In 2015, Ontario introduced Bill 132, the Sexual Violence and Harassment Action Plan Act to address workplace violence and sexual harassment in provincially regulated workplaces. However, until now, no comparable legislation has existed for employees of the federal government or of federally regulated workplaces.
Anti-Harassment and Violence Amendments to the Canada Labour Code
The federal legislature has demonstrated its intention to finally address this gap through the introduction of Bill C-65, An Act to amend the Canada Labour Code (harassment and violence), the Parliamentary Employment and Staff Relations Act and the Budget Implementation Act, 2017, No. 1.
The new legislation is designed to provide more privacy for employees who report incidents of violence or harassment by imposing increased confidentiality measures for complainants in addition to protection from reprisal.
It also provides more tools for complainants who may now choose to file a complaint of workplace sexual harassment pursuant to the Canada Labour Code rather than with the Canadian Human Rights Tribunal.
New obligations for federally regulated employers
The amendments to the Canada Labour Code will make violence and harassment part of the action’s employers are required to prevent and act on under occupational health and safety provisions.
In some ways, the obligations imposed by Bill C-65 extend beyond those implemented at the provincial level by Bill 132. For instance, all federally-regulated employers will be required to have a sexual harassment policy in place and report on how many times it is used to Parliament.
The new rules will also mandate the training of employees (including supervisory and managerial employees) on the prevention of harassment and violence in the work place and on their rights and obligations
Who is affected?
Because less than 10% of Canadian workplaces are federally regulated, Bill C-65 will have a limited impact in Ontario private-sector workplaces. Some industries that will be impacted by Bill C-65 include banking, international and inter-provincial rail, air and road transportation, and broadcasting and telecommunications.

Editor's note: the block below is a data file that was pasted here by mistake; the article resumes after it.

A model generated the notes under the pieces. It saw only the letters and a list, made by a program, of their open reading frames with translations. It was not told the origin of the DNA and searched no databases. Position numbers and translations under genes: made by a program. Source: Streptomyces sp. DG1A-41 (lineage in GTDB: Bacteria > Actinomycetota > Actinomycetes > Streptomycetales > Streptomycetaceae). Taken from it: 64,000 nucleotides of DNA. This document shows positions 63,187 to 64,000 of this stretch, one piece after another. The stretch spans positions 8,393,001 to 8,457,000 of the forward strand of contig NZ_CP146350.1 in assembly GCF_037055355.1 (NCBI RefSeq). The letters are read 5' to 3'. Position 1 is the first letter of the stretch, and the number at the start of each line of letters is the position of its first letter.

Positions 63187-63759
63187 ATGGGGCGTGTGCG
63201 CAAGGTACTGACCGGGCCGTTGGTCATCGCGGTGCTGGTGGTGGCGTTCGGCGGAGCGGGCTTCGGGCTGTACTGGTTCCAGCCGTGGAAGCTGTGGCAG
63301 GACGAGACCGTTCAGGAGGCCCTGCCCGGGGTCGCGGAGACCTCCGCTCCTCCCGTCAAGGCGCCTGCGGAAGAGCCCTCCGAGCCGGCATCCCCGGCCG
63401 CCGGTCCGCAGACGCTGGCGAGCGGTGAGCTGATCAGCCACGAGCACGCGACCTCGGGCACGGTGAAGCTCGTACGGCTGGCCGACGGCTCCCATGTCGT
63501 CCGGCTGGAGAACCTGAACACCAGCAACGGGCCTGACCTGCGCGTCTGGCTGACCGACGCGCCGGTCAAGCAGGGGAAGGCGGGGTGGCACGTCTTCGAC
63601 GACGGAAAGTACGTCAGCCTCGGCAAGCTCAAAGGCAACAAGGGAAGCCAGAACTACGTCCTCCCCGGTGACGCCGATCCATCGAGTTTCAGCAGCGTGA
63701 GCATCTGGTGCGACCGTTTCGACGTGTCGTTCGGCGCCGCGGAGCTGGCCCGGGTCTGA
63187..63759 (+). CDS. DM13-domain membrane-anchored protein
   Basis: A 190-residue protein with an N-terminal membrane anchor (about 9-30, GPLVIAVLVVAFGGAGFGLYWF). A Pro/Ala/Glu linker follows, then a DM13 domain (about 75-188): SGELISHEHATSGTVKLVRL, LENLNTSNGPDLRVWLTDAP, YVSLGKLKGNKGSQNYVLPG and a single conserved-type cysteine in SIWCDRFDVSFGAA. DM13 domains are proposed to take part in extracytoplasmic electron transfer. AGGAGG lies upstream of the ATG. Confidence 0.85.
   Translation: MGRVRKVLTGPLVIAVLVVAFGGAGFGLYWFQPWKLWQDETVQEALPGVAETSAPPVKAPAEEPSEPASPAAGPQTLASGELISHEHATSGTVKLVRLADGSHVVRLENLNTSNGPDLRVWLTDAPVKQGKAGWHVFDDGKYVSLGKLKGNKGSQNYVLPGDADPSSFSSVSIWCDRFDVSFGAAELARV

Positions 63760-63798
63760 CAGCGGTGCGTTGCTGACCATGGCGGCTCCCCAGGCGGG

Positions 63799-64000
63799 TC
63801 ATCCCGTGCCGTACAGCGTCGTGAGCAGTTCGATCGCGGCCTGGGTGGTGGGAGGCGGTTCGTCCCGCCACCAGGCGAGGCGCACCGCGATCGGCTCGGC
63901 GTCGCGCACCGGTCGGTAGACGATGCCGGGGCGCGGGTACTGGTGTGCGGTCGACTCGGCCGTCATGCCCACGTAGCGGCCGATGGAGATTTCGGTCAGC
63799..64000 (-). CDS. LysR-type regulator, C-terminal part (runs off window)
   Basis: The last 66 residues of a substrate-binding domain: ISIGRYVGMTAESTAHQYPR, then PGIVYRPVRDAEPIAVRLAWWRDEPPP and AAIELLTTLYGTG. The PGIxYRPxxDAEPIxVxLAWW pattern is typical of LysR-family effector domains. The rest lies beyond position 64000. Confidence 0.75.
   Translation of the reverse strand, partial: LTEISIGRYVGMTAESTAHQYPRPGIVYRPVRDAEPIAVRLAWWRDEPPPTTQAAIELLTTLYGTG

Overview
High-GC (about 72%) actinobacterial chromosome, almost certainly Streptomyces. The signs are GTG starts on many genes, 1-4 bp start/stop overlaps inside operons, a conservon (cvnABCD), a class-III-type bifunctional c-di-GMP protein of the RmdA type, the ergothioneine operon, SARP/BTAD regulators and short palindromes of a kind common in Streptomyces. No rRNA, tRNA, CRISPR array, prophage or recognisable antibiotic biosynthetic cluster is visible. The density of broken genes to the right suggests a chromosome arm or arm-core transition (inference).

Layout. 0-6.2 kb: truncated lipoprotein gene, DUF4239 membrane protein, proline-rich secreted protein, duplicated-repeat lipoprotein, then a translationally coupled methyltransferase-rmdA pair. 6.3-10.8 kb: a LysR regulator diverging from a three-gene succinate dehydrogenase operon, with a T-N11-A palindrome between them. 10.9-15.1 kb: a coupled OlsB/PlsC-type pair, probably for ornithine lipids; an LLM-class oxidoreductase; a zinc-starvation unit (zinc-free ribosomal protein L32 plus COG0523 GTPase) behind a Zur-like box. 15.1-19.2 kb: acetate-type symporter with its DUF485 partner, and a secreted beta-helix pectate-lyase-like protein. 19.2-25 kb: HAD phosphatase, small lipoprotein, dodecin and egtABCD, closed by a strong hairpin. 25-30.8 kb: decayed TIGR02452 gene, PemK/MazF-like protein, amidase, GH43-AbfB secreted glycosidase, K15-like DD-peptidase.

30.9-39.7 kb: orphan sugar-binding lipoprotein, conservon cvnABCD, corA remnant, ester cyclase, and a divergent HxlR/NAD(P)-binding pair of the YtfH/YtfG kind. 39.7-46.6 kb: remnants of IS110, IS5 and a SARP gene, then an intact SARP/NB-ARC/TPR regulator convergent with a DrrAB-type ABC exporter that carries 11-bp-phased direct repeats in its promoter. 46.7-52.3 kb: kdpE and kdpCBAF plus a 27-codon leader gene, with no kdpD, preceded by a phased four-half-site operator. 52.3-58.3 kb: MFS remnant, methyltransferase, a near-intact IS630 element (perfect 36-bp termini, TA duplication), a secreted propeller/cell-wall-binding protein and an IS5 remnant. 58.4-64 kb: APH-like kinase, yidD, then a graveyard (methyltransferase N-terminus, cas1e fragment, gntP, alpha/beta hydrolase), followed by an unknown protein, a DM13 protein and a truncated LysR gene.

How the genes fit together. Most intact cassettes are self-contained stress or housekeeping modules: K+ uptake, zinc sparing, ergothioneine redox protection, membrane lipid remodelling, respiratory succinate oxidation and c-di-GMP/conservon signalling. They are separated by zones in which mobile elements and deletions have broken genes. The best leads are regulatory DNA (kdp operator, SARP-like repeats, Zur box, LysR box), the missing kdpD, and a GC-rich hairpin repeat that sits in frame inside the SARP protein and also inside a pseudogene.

In addition to applying to employees of federal Crown corporations and to federal public service employees, the legislation will also bring parliamentary and political staff under the protection of these new provisions.
The offices of Members of Parliament and Ministers will also be required to have harassment policies in place. In cases where the MP is also a Minister, there will be two policies to separately govern each set of personnel.
Takeaways for employers
Bill C-65 has received Royal Assent but is not yet law. Regulations will be introduced in the near future and federally regulated workplaces will need to comply with the changes introduced through Bill C-65 as early as spring 2019.
However, federally regulated employers can get a head start on managing the upcoming changes by creating or updating their anti-harassment and violence policies and programs, to include:
- a definition of harassment and violence and a commitment that such actions are strictly prohibited within the workplace;
- the training of employees, supervisors, and managers on harassment and violence;
- the creation of a procedure for how to report incidents of harassment and violence;
- a designation of appropriate persons to receive complaints of harassment and violence;
- the creation and outline of an investigative process that ensures confidentiality; and
- a prohibition on any form of retaliation against individuals making or participating in the complaint process.
If you have any questions or would like further information regarding the impact of these legislative changes on federally regulated workplaces, please contact Alexandra Hobson at Sultan Lawyers PC by telephone at 416-214-5111 or by email at email@example.com.
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